By Sergio Goncalves
LISBON (Reuters) -A Lisbon court on Monday handed a four-year suspended prison sentence to Rui Pinto, the Portuguese man behind the Football Leaks website, for attempted extortion, illegal access to data and breach of correspondence, Judge Margarida Alves said.
The 34-year-old former history student and self-taught computer mastermind set up the website in 2015 to share confidential documents such as transfer fees or deals between sports entities.
Pinto was arrested in Hungary in January 2019, though he was later freed from house arrest and put under witness protection. The trial started in September 2020.
"The court decided Rui Pinto will be handed a single four-year sentence... but there is no need to serve the sentence in prison," the judge said. "The court hopes that the regret (Pinto has shown in court) is serious and that from now on he refrains from performing acts as described here."
While acknowledging the release of the more than 70 million documents, he argued that he was a whistleblower acting in the public interest.
Judge Alves of the Lisbon Central Criminal Court said that Pinto could not benefit from legal protection as a whistleblower since he had committed crimes to obtain the information before knowing its contents.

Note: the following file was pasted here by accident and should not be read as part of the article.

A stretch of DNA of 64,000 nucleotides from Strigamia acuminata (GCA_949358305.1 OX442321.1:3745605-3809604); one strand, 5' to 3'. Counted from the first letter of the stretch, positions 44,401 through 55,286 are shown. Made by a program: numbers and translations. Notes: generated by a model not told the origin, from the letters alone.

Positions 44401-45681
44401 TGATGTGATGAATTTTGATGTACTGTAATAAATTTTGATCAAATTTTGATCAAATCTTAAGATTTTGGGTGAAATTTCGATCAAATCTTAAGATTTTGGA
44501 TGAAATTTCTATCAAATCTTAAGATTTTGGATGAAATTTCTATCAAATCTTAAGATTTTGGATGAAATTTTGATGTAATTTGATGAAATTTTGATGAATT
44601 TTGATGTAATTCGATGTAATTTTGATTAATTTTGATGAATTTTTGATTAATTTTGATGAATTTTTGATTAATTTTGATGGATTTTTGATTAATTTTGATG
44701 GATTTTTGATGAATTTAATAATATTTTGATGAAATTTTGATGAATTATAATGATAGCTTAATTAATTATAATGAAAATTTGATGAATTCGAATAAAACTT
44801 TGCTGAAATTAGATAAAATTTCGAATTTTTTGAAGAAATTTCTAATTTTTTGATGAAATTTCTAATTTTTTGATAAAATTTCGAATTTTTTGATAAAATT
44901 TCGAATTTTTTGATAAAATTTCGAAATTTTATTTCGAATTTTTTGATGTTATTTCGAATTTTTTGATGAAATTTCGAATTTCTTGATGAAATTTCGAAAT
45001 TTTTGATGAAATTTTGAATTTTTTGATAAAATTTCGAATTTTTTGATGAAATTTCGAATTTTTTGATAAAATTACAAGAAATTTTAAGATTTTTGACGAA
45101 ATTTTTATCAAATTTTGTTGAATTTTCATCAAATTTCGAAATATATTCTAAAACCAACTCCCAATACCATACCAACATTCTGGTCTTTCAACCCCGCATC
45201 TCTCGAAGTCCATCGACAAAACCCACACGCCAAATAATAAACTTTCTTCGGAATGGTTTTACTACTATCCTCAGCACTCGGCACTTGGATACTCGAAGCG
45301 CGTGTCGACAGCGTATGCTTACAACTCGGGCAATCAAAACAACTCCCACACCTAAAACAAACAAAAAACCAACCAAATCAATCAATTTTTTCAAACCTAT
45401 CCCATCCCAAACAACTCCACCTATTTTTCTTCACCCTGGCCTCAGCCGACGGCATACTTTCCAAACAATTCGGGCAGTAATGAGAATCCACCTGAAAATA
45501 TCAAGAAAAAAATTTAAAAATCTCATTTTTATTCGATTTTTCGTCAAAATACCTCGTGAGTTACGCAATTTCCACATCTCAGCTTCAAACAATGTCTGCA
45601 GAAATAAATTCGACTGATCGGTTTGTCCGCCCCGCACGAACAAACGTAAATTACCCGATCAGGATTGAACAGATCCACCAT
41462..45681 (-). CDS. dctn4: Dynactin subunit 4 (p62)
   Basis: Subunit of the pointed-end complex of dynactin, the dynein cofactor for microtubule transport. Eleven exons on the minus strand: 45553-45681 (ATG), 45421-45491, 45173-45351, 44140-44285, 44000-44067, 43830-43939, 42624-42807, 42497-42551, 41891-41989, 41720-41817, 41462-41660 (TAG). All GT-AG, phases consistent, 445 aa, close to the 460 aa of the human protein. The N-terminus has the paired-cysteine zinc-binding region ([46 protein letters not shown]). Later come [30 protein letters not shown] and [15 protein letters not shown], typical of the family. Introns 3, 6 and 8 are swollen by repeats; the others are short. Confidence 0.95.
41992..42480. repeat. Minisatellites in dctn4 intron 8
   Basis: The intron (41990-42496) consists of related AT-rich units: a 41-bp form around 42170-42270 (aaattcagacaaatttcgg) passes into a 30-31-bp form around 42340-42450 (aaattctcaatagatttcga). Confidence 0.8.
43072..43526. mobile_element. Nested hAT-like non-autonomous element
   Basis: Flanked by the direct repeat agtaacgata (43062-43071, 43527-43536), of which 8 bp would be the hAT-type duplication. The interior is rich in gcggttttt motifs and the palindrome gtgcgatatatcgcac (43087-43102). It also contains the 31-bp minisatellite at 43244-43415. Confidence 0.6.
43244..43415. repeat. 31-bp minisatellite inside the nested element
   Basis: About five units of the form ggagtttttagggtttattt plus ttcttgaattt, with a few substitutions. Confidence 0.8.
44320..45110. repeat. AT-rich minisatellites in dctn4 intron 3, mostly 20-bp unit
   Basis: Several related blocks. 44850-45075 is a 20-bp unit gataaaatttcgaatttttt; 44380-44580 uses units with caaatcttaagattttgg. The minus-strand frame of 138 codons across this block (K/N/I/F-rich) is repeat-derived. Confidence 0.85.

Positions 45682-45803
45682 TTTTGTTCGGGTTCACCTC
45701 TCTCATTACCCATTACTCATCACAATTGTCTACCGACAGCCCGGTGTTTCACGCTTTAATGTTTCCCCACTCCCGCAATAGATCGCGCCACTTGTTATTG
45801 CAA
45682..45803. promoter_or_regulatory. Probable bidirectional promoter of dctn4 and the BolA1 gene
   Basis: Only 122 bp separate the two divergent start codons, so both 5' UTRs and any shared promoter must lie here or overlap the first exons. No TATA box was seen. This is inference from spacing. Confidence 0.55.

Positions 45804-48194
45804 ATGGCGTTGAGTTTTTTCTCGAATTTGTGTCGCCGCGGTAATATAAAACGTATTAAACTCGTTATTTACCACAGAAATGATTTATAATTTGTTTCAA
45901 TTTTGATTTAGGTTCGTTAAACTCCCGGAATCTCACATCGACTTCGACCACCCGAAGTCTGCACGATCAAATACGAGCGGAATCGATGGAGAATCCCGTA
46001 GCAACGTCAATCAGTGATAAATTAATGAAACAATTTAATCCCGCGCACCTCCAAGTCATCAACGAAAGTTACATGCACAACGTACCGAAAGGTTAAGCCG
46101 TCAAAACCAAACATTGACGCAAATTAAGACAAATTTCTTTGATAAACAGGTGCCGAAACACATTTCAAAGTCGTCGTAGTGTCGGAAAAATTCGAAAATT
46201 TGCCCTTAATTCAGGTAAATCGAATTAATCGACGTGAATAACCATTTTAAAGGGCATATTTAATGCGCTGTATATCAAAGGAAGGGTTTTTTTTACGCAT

Pinto's targets included the football club Sporting, the Portuguese Football Federation, investment fund Doyen Sports and law firm PLMJ.
The judge said Pinto and lawyer Anibal Pinto committed the crime of attempted extortion of between 500,000 and 1 million euros from Doyen in return for not publicly disclosing information that would be harmful to Doyen's reputation.
Pinto faced 90 charges, but 77 counts of improper access and breach of correspondence were pardoned under an amnesty for some young people that was announced by the government in June.
Pinto's lawyer Francisco Teixeira da Mota told reporters the defence was satisfied with the suspended sentence since absolution was not possible after Pinto's confession.
"There was always the risk of a real sentence... I suppose his cooperation with authorities was taken into account," the lawyer said, adding that prosecutors still wanted to press other charges that had been "artificially separated" from the case.
"That's the worrying part, the accusation's logic that the accused could have three trials over the same facts from the same time," he added, without elaborating.
Football Leaks' data seen by Reuters showed how some of the richest and most prominent figures in soccer avoided tax by channelling earnings offshore.
The documents provided some of the evidence that led to a ban - since overturned - on English Premier League club Manchester City from competing in the European Champions League for alleged breaches of Financial Fair Play rules.
(Reporting by Sérgio Gonçalves, editing by Andrei Khalip)